Thursday, December 22, 2016

149. “Carolers are singing } underneath the mushroom cloud.”

“Weird Al” Yankovic’s “Christmas At Ground Zero” is penultimate on Dr. Demento Presents the Greatest Novelty Records of All-Time Vol. VI: Christmas (1985) and ultimate on Polka Party (1986), the nadir of Al’s commercial success. I don’t know on which I first heard the song, but my father is certainly responsible, as he bought both LPs. He didn’t like the song. At the time I assumed he found it sacrilegious, but in retrospect I realize what troubled him was the song’s manic despair.

“Everywhere the atom bombs are dropping / it’s the end of all humanity / no more time for last-minute shopping / it’s time to face your final destiny”

I like the song. It’s better than Al’s “The Night Santa Went Crazy” (1996), in which Santa Claus goes postal in the North Pole—this sounds stupid, but among its other weaknesses, “The Night Santa Went Crazy” lacks depth.

“It’s Christmas at ground zero / just seconds left to go / I’ll duck and cover / with my yuletide lover / underneath the mistletoe”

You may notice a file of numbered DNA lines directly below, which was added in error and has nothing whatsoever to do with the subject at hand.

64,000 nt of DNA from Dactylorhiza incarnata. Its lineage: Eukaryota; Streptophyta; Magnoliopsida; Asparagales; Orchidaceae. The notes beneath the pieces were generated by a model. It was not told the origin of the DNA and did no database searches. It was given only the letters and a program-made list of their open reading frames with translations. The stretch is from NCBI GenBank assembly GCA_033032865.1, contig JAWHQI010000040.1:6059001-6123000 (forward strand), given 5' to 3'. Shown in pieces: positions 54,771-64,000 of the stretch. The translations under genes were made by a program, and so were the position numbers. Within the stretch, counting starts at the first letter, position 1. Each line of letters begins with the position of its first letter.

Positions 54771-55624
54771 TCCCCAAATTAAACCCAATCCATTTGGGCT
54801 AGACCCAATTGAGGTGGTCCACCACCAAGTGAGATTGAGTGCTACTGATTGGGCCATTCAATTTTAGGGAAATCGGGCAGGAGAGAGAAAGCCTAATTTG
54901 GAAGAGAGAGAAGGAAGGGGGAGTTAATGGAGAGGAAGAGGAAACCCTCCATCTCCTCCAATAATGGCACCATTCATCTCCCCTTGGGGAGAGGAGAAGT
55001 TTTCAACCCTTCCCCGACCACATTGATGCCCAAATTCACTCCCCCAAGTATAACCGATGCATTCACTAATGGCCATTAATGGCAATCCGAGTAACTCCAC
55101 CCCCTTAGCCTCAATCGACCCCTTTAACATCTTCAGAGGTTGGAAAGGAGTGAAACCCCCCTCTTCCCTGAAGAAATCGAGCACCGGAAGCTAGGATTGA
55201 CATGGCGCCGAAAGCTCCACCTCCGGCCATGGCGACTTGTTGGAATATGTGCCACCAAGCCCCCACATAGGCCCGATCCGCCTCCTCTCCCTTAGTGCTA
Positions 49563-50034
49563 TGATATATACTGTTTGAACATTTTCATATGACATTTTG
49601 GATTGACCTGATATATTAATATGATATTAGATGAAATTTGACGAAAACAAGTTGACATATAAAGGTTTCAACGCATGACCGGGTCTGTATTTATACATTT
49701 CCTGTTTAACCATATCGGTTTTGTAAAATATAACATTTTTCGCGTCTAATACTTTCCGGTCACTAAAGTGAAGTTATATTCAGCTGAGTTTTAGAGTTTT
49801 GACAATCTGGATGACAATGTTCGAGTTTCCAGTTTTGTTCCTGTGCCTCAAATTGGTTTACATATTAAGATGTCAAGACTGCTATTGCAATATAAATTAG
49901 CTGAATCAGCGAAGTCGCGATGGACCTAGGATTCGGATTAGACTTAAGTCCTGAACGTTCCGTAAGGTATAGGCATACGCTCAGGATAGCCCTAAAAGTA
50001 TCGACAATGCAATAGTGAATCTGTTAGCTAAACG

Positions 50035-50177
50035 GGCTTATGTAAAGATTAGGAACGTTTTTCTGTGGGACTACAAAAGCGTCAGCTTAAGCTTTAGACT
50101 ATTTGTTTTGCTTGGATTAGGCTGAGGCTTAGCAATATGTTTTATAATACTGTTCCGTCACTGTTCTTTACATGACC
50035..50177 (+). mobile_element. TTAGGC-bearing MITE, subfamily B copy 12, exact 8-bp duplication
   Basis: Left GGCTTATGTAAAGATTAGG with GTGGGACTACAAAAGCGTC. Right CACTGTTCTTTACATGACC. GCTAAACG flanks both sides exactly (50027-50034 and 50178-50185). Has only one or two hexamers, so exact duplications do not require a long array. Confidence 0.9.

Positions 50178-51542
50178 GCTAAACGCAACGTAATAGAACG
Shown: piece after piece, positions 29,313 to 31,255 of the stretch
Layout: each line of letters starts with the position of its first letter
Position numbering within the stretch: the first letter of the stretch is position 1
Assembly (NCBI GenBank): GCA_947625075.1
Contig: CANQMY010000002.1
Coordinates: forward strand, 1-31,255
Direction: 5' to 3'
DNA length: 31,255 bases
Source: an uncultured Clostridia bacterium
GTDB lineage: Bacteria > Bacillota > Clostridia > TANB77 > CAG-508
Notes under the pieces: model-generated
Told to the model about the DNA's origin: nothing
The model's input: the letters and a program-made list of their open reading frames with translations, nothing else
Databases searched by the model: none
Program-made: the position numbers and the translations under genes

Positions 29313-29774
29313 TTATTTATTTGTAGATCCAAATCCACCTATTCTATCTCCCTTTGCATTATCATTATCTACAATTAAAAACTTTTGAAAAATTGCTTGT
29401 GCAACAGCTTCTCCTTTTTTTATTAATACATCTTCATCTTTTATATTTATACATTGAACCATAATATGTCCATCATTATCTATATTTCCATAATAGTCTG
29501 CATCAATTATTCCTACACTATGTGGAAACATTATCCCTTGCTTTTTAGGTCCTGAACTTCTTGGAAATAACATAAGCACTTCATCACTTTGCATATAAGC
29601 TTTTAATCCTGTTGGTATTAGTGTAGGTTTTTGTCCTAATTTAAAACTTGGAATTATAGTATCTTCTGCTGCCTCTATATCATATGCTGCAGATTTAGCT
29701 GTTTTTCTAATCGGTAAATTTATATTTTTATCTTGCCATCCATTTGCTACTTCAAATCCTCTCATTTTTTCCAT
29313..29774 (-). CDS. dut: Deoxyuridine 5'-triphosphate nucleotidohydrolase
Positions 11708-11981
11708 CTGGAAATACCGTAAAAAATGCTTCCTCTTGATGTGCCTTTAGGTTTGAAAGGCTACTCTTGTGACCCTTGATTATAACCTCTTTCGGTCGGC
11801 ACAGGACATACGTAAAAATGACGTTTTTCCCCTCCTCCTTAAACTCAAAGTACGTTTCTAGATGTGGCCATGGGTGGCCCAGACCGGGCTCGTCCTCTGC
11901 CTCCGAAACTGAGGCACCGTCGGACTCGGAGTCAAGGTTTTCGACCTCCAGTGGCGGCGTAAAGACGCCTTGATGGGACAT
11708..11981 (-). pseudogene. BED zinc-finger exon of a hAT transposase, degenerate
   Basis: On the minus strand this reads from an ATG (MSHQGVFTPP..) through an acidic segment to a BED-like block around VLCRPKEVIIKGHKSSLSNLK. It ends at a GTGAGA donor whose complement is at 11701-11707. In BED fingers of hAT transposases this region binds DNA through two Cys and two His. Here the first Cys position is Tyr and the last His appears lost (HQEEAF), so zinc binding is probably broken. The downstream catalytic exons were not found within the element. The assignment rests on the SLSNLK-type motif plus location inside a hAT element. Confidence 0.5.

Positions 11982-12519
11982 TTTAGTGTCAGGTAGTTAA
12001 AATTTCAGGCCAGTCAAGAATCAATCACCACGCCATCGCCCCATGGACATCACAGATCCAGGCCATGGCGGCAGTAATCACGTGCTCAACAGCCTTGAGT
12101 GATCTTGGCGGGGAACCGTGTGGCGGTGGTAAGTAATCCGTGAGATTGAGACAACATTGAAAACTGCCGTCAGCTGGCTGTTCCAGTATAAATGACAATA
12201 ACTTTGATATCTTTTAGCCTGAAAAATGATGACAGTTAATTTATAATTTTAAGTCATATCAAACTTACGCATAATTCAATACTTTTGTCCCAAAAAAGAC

The reference to “duck and cover,” to the emergency broadcast “that let us know / that this is not a test,” the inclusion of a Christmas message from Ronald Reagan (“Well, the big day’s only a few hours away now, I’m sure you’re all looking forward to it as much as we are”), and the air-raid siren that finishes the track grounds the song in political reality. “Christmas At Ground Zero” is punk rock.

As a kid, anxiety about the bomb seemed a concern of the past. Mention of Reagan's Strategic Defense Initiative—“Star Wars”—only irksome because it wasn’t about the real Star Wars. A little older, I worried more about the “hole” in the ozone layer. Gradually, I discovered I was anxious about the bomb, but it was a familiar anxiety, low-grade, constant, maintained by news of plutonium 239 smuggled out of a collapsed U.S.S.R., of North Korean missile tests, of Iran’s nuclear program, etc. Now, our commander-in-chief-elect Trump.

My father is not easily shocked. Maybe “Christmas At Ground Zero” was too flip for a man who watched “Duck and Cover” as a school boy, or who followed the news as Kennedy blundered through the Cuban Missile Crisis. Maybe it just troubled him to see me, at 10, blithely bopping my head to a song so utterly nihilistic.